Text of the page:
New subsea technologies can improve project economics, accelerate first oil

The subsea market has been one of the few bright spots for the offshore oil and gas industry following the market downturn that started in 2014. Arnaud Pieton, President of TechnipFMC’s subsea business, offers his thoughts on the state of the offshore oil and gas market; the need for integrated and supplier-led solutions; and the role that digital technologies will play in the subsea market going forward.

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Integrated approach to field development continues to gain traction

Bruce Beaubouef, Managing Editor

The subsea market has been one of the few bright spots for the offshore oil and gas industry following the market downturn that started in 2014. As budgets got tighter and leaner, operators and developers increasingly looked to subsea solutions to advance their projects and increase their production.

At the same time, a need for greater efficiencies in the offshore space led to a number of mergers and consolidations among contractors, vendors, and original equipment manufacturers that served the market.

Perhaps the most notable of these was finalized in January 2017, when FMC Technologies of Houston and Technip of Paris completed their $13-billion merger, creating what some analysts described as “the world’s largest offshore energy services company.” The new company, TechnipFMC, combined FMC Technologies’ expertise in subsea equipment manufacturing and technology with Technip’s leadership in deepwater engineering and equipment installation.

Since that time, TechnipFMC has continued to develop new products and solutions for the subsea oil and gas market, and has continued to play a large role in the advancement of a number of the key offshore oil and gas projects in the past few years.

Recently,Offshore met with Arnaud Piéton, President of TechnipFMC’s subsea business. Piéton, who has spent most of his career in the subsea industry with assignments in Paris, Houston, and Kuala Lumpur, offered comments on the state of the offshore oil and gas market; the need for integrated and supplier-led solutions; and the role that digital technologies will play in the subsea market going forward.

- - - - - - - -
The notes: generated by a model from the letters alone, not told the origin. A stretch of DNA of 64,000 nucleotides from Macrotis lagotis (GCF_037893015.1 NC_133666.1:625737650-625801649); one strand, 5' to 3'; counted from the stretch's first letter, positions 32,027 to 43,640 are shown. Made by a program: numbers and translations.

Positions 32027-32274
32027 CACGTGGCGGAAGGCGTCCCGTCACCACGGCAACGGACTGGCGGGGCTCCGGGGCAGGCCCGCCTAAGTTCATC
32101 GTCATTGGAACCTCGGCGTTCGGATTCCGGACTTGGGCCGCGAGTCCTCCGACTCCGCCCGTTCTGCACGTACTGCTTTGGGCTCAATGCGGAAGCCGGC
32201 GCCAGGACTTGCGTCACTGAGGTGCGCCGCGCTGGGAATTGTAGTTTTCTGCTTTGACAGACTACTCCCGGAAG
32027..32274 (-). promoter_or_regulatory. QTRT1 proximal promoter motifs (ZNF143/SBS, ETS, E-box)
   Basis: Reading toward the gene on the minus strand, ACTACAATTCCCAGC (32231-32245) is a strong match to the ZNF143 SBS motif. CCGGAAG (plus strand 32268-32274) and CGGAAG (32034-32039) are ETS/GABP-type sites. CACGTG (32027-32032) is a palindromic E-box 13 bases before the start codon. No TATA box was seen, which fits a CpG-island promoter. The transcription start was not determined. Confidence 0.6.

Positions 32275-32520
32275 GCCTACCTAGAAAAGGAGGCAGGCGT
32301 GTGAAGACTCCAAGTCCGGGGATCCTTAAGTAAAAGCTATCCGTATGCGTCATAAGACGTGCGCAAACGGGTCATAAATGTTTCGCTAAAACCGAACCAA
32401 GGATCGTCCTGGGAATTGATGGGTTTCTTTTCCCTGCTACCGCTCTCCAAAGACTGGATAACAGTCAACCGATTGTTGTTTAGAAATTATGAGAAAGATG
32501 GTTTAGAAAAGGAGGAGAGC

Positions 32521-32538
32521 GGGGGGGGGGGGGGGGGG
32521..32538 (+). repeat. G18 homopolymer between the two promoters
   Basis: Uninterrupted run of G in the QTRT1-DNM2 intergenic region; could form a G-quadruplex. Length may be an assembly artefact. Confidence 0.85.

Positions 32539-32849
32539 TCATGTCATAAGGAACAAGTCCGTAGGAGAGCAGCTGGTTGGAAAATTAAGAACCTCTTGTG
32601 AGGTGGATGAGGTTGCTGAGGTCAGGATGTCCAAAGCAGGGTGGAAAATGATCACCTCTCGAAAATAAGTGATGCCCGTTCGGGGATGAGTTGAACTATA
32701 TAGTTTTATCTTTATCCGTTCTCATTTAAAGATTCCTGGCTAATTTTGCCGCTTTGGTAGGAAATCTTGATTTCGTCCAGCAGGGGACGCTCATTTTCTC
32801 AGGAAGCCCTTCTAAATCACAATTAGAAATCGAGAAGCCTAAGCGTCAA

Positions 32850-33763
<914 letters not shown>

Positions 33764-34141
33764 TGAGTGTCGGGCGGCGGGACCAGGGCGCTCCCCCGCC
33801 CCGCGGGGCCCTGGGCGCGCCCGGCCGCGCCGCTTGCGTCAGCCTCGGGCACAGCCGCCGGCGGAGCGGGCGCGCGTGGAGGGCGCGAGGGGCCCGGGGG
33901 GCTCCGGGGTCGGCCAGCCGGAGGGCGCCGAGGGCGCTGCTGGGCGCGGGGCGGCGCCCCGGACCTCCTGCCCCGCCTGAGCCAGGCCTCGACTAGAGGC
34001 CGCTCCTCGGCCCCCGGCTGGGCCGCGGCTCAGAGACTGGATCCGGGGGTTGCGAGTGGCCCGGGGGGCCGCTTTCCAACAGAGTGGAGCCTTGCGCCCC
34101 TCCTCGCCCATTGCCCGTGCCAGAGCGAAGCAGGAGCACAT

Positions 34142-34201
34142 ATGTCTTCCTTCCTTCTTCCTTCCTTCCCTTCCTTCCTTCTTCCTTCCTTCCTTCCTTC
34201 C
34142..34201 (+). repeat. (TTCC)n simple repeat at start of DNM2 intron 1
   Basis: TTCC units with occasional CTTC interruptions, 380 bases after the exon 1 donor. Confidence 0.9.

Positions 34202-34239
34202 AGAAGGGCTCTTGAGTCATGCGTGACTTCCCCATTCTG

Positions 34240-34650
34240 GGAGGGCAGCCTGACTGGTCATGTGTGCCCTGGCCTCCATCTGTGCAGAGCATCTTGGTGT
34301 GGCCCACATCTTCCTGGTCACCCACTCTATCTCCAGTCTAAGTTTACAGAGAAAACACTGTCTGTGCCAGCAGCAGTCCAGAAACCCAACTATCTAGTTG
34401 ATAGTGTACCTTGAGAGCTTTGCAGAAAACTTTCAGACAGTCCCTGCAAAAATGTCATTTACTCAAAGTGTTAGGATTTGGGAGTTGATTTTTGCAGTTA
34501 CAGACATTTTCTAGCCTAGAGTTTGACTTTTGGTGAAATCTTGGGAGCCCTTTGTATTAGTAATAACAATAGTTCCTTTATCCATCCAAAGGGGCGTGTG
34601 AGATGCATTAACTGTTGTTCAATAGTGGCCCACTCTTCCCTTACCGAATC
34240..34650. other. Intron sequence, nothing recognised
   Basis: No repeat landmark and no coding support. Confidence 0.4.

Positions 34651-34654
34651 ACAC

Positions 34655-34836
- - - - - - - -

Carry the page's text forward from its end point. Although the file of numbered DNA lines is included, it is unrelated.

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TechnipFMC’s Subsea 2.0 product platform comprises newly designed compact trees and manifolds, flexible jumpers, distribution, controls, and integrated connectors. (All images courtesy TechnipFMC)

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Offshore: The offshore oil and gas industry has been slowly recovering from the market downturn that began in 2014. How do you view the offshore oil and gas market in general, and the subsea market in particular?

Piéton: We expect a cautious recovery of the broader oil and gas market to continue throughout 2019. Offshore financial investment decisions (FID) have grown for the fourth consecutive year. The fact that the number of these FIDs of various sizes has returned to levels last seen when oil was above $100/bbl indicates growth for subsea and supports our favorable outlook on the segment.

TechnipFMC continues to register robust increases in orders and in subsea in particular. Total company orders exceeded $14 billion for the full year of 2018, with exceeded revenues in all segments. In subsea, book-to-bill was positive at 1.1, with noticeable growth in iFEED and iEPCI project in-bound, the integrated model pioneered by TechnipFMC.

Market adoption of iEPCI is accelerating, as evidenced in our being awarded three additional contracts during 1Q 2019. We also recently delivered the industry’s first full-cycle projects: Shell Kaikias, along with Equinor Trestakk and Equinor Visund. Overall, we also see a higher need for leaner, smarter products, such as those offered in our Subsea 2.0 product platform, to enable the market’s shift toward smaller, phased projects. This gives us the confidence to anticipate another year of activity growth, with integrated awards becoming an even larger component of the subsea mix for both TechnipFMC and the broader market.